As I said in Part I, 1954 closed very well, and it will be very difficult for me to assess which was the stronger of the two remaining films. In addition to being great films in almost every respect with three future Angry Men between them, both featured career-high performances from their leading actors, at the head of impeccable work by their supporting casts…and both have uncomfortable Red Scare truths lurking in the background that take some ignoring if one wishes to judge them solely on their artistic merits. Apologies for the long entry, but these films really do warrant it!
Last time we saw Edward Dmytryk was 1947’s Crossfire, an early crack at solving anti-Semitism with film noir that, alas, failed to live up to its promise (though a film that did even worse managed to win Best Picture). This gap is because he spent some time as one of the “Hollywood Ten,” and was in exile in England until Stanley Kramer brought him back to Hollywood in 1952. More on this later.
Shot in Technicolor despite clearly being a classic late-1940s black-and-white war drama, The Caine Mutiny–the film responsible for giving Maurice Joseph Micklewhite, Jr. his stage name–like From Here to Eternity last year, managed to be a nearly perfect film despite constant interference from the armed forces it (fictionally) portrays. The Navy objected to everything from the title to the premise of a mentally unbalanced (shell-shocked) captain, and the script took fifteen months of rewrites to meet their approval…which explains why the studio went with the tagline “At last on the screen!”
I guess it was the best choice, after all.
The film is nominally about some rich Princeton grad named Ensign Willie Keith, an insufferable, arrogant twerp whose name I had to look up on Wikipedia, who is aghast that his first assignment is the ragtag, all-but-decommissioned minesweeper USS Caine. He spends most of the film in a state of patrician contempt, which puts him at odds with everyone except his inexplicably loyal fiancée May Wynn (May Wynn…the fact that they don’t change her name in the film perhaps reflects the minimal effort the writers, producers, and director put into her character). Pro-tip: when you watch this film, any scene in which none of the four top-billed actors are present can be safely skipped, to avoid the utterly superfluous romantic subplot between them…and, incidentally, making for a much better ending. This cuts about half an hour and saves you more than is necessary of his smug, punchable face.
“I demand to be taken seriously.”
The film is really about Captain Philip Francis Queeg (Humphrey Bogart), the new skipper aboard the Caine, and his gradual mental unraveling, as witnessed by long-suffering executive officer Stephen Maryk (Van Johnson) and communications officer Thomas Keefer (Fred MacMurray at his weaselly best). Queeg arrives to the Caine with eight years of naval service behind him, the past three of which have been in combat, so he’s more than a little twitchy and set in his ways…which earns him the immediate dislike of Keefer, a cynical “writer” already openly contemptuous of the Navy and everyone in it.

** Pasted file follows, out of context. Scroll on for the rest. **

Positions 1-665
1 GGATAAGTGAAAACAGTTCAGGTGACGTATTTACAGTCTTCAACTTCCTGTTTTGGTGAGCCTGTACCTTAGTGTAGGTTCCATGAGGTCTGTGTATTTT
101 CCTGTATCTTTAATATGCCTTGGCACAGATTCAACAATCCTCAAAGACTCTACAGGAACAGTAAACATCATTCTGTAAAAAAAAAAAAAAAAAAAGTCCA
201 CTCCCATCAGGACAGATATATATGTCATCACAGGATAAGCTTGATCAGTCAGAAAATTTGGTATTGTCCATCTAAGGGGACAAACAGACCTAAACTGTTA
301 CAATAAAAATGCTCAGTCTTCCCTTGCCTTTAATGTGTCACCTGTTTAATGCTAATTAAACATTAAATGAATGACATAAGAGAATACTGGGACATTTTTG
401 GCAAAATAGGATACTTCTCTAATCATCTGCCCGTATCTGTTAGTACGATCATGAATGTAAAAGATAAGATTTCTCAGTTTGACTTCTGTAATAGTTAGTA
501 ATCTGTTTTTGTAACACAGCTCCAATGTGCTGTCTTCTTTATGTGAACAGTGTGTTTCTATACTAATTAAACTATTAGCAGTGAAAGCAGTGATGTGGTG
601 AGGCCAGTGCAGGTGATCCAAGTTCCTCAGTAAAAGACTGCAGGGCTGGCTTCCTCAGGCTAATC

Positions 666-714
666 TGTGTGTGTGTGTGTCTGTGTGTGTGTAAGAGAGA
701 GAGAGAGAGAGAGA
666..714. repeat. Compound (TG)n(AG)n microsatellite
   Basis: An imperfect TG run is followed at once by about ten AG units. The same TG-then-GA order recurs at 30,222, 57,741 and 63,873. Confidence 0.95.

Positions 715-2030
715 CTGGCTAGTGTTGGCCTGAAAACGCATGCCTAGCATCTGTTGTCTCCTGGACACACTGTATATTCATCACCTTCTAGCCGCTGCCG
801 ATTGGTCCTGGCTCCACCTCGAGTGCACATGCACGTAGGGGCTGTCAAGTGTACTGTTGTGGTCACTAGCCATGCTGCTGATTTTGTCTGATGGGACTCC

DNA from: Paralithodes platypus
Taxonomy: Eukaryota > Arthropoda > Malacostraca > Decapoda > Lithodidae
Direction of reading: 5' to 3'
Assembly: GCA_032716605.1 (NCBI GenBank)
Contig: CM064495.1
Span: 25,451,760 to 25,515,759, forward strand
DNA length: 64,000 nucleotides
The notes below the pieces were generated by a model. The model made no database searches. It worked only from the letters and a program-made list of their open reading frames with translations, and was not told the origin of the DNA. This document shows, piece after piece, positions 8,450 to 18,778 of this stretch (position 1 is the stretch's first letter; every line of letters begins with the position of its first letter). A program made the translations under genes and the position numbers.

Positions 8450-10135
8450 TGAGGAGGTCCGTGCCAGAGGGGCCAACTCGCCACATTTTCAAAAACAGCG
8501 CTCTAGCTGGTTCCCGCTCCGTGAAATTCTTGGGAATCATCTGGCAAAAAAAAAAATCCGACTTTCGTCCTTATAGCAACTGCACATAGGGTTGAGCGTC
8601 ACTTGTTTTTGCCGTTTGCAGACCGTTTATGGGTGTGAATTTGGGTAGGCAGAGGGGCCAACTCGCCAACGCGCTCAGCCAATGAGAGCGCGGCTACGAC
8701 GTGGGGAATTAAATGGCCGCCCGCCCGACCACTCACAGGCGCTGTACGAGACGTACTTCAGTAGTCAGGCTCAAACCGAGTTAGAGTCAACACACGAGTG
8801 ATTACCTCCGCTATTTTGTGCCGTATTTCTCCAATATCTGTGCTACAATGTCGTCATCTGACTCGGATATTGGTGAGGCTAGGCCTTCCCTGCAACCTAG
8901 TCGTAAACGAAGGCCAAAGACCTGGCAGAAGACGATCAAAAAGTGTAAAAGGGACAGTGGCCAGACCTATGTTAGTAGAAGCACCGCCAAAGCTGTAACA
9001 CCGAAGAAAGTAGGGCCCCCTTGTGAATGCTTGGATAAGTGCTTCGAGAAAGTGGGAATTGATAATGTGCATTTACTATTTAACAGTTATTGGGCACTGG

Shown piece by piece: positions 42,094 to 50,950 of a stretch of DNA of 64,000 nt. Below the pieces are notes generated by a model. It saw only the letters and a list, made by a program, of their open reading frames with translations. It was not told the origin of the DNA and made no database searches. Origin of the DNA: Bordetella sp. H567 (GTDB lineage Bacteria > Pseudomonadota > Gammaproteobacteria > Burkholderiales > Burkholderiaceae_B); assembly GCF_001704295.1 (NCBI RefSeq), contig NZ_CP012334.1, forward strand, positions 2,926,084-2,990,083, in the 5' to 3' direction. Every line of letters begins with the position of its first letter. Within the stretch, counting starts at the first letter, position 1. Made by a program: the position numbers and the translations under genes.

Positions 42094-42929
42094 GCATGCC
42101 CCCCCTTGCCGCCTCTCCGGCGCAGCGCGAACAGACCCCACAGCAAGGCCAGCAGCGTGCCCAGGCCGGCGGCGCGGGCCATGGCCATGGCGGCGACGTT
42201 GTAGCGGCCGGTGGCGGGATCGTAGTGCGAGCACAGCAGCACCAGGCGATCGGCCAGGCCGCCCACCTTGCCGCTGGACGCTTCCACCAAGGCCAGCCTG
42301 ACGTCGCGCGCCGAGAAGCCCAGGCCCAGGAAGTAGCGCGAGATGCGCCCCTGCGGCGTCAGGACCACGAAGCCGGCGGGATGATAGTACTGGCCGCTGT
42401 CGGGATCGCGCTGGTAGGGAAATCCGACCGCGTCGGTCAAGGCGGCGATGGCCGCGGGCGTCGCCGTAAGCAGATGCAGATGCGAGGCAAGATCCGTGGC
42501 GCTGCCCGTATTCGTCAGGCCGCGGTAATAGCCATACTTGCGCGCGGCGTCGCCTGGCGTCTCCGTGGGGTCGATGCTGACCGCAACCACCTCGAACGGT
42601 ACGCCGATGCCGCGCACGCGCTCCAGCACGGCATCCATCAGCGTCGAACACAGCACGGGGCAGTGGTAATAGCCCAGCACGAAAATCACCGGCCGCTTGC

MacMurray as Thomas Keefer is a less-sure-of-himself version of his triumph as Walter Neff in Double Indemnity (1944), playing Keefer as a manipulative narcissist whose sole purpose in everything he does is protecting himself…even if he doesn’t particularly need protection. To that end, his unshakable (and almost immediate) belief in Queeg’s instability drives the plot, as he convinces Maryk and Keith to do his dirty work while maintaining plausible deniability to the very end. The closest thing in the film to a running joke is every other characters’ constant insistence that Keefer has no psychological background and thus no basis for judging Queeg’s mental state…though perhaps his own, better-hidden problem (antisocial personality disorder) gives him some insight into those of others.
José Ferrer sees it, of course, because he’s the man, but everyone else is hoodwinked.
After a series of increasingly disturbing breakdowns by Queeg, Maryk and Keith seize control of the Caine during a typhoon when it seems Queeg’s leadership is putting the ship in danger of foundering. They are, of course, court-martialed, and given very little chances for escaping execution, given Queeg’s spotless record. Enter Barry Greenwald, played so well by José Ferrer that he is the second-highest billed member of the cast despite only appearing in the final thirty minutes of the film. As soon as he enters the room for his initial meeting with the accused, you can see in his face (c.f. the above photo) that he knows exactly what needs to be done to win an acquittal, and that he hates every rotten moment of it.
And what needs to be done is, goad an innocent man–who has clearly been suffering, without help or even acknowledgement, for years while trying desperately to maintain his composure, his self-worth, and the respect of his subordinates–into a complete breakdown on the stand. To that end, he allows E.G. Marshall to steal 90% of the trial, expertly maneuvering Maryk and Keith into admitting their culpability in the mutiny, before calmly and stoically tearing Queeg down until the latter deteriorates into a sweaty, paranoid mess.
The faces of everyone at the end of this scene when they just can’t contain the awkward one second more…
The film then cuts to a scene of apparent triumph, as the officers gather to celebrate Maryk’s acquittal…even Keefer, though his reception by Maryk is frosty to say the least. But Greenwald isn’t finished with them.
If I were one to nitpick, I could point out that if he felt this way he was under no obligation to take the case in the first place, but whatever. It’s worth it to see tear Keefer a new one.